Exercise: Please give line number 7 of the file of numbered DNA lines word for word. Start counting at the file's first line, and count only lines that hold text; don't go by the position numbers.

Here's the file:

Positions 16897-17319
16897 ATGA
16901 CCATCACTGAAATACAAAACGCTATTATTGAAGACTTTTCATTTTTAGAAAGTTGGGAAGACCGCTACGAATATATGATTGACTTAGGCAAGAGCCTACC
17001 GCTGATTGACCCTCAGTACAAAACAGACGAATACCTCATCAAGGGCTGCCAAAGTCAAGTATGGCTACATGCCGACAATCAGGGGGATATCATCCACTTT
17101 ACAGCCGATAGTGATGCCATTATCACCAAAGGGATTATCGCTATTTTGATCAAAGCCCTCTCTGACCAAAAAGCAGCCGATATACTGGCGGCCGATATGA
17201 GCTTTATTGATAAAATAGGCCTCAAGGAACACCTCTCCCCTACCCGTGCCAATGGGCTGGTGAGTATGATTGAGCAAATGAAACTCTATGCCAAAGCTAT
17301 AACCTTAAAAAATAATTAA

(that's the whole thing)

17301 AACCTTAAAAAATAATTAA